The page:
He was right. When the fence came down in October, a round of citations and a few arrests did little to slow the return to Stoner Hill. For street kids, this was still the best spot in town: Easy access to transit, a beautiful setting and a friendly crowd.
“It’s always going to be within a certain distance of where they can survive, which is downtown. They need to be close to downtown. They need each other. It’s unavoidable,” says Jordan Robinson, co-founder of Sox Place, the nonprofit at 2017 Lawrence Street where many from Stoner Hill stop to refuel and recharge during the day.
Soon, though, the hill crowd noticed that something had changed while they were away: A camera was now staring at the hill — part of a half-built new system that will observe the park in exacting detail. The homeowners paid for the system through the Riverfront Park Association, but only the Denver police and the courts will have access to it.
Still, the surveillance did not pose a particular concern to the hill’s hardcore, and the reason for that cuts to the heart of this situation.
The most common crime on Stoner Hill is consuming marijuana in public. Public consumption is a petty offense, a class of criminal offense that can seem less than consequential for people with little to lose. Many on the hill don’t have identification, much less a bank account or résumé to be threatened.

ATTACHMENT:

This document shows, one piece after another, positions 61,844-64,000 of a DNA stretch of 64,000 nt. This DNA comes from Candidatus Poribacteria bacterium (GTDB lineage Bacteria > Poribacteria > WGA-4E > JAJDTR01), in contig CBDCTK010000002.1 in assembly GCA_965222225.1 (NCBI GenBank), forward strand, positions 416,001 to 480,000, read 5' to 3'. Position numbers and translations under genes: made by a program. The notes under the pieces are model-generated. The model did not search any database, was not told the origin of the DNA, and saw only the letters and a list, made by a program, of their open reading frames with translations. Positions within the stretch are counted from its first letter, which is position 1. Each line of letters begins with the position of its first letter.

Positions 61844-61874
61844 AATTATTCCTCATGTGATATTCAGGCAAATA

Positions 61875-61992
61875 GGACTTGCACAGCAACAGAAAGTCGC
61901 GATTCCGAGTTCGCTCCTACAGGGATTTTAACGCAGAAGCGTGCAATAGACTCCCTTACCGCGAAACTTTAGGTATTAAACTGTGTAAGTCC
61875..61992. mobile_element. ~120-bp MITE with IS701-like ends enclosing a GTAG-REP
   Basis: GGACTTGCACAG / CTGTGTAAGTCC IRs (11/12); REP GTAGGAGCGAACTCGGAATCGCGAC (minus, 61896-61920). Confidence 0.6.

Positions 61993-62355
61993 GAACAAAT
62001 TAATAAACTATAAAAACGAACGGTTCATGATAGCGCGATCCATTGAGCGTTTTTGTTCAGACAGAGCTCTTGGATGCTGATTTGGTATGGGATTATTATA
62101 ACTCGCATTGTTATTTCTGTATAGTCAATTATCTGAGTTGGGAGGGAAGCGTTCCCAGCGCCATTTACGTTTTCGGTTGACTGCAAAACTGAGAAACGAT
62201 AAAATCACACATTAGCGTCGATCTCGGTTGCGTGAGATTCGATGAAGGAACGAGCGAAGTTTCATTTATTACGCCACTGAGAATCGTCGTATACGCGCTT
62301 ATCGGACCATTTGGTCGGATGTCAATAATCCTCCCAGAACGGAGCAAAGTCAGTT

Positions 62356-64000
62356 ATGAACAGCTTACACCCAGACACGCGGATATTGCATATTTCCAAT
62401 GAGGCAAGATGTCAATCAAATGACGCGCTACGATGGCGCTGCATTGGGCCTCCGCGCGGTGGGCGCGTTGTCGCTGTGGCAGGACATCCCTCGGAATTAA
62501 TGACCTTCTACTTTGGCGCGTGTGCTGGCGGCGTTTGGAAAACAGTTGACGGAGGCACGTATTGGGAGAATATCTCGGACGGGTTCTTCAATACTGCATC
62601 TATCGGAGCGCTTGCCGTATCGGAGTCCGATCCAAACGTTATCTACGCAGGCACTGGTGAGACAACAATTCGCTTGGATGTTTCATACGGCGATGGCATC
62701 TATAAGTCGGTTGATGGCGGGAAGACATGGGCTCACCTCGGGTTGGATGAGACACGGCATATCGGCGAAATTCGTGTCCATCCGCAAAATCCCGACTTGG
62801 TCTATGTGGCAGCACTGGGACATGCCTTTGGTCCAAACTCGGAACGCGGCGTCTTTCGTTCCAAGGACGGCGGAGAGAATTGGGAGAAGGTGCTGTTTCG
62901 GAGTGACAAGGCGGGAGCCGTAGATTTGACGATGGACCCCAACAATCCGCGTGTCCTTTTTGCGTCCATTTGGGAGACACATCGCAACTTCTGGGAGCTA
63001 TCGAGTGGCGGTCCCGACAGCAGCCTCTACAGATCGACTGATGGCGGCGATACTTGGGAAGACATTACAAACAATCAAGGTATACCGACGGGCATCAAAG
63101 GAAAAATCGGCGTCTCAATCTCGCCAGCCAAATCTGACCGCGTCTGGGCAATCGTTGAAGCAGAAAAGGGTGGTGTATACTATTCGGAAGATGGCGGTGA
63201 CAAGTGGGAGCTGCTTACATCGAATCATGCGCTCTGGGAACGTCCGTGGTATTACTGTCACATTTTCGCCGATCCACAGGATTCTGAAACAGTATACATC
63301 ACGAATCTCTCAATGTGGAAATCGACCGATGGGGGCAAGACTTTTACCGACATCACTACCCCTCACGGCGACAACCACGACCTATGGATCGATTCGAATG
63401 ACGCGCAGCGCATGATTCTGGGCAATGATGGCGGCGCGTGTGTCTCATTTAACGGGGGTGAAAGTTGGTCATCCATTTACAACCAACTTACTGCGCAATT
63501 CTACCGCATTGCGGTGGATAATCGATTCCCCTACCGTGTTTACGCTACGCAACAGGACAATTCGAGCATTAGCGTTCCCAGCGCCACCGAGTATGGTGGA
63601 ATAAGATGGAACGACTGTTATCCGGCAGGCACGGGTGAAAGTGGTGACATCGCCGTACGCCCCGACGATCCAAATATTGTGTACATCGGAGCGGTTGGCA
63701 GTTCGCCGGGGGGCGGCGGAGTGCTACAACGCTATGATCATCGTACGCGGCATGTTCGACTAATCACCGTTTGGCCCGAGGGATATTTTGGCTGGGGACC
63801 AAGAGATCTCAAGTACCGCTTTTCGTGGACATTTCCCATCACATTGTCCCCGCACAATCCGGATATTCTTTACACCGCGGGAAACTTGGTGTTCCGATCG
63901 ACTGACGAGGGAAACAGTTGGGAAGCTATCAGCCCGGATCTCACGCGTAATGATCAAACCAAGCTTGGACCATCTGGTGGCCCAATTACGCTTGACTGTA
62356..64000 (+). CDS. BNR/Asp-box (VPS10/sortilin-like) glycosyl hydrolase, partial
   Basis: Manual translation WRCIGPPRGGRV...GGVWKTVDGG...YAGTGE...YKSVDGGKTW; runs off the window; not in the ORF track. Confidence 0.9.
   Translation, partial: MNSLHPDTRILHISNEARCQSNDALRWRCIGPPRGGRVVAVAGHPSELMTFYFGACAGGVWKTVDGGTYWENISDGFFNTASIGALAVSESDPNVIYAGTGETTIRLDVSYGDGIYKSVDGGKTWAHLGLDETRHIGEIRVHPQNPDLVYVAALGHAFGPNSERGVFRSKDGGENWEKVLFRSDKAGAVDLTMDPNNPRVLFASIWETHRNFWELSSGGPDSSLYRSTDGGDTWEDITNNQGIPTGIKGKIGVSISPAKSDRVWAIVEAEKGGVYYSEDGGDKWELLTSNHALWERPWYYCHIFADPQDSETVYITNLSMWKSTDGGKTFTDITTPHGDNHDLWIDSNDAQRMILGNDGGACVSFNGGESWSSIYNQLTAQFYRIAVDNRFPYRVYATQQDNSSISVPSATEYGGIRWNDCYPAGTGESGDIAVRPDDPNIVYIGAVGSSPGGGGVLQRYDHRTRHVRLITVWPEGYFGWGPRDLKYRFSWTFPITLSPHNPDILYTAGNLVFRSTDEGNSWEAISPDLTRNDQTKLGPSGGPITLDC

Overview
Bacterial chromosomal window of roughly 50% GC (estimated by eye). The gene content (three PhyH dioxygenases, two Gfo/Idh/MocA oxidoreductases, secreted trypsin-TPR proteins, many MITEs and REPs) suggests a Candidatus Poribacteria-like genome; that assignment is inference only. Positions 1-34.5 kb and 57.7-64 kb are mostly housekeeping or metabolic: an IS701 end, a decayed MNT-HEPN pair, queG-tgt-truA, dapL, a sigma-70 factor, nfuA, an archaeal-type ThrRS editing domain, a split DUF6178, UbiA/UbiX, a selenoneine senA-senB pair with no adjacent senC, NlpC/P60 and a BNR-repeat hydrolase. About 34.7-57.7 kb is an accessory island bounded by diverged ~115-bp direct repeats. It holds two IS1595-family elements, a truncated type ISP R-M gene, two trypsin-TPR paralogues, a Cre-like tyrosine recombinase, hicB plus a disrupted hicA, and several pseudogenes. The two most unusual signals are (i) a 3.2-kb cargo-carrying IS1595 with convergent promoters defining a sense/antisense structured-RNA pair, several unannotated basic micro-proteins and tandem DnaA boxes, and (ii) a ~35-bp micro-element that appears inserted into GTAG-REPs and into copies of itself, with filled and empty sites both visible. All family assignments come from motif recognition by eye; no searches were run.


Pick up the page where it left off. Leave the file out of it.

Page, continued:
Even the black-market reselling of weed doesn’t amount to a particularly serious crime. The cannabis generally comes from dispensaries, usually in small enough quantities to remain a misdemeanor. And most on the hill feel justified in flouting the law: They argue that the prohibition on public smoking is biased against the homeless, who enjoy a good buzz as much as anyone.
The police, then, can do relatively little to interfere with the gathering. In fact, police and park employees can be more of an asset than a threat to the young people on Stoner Hill, Jackson says. The patrols, like the community itself, represent protection from people addicted to harder drugs, and from the sexual predators who seek out the youngest people on the streets.
At the urging of Riverfront neighbors, the city has considered the expensive option of simply remodeling the hill.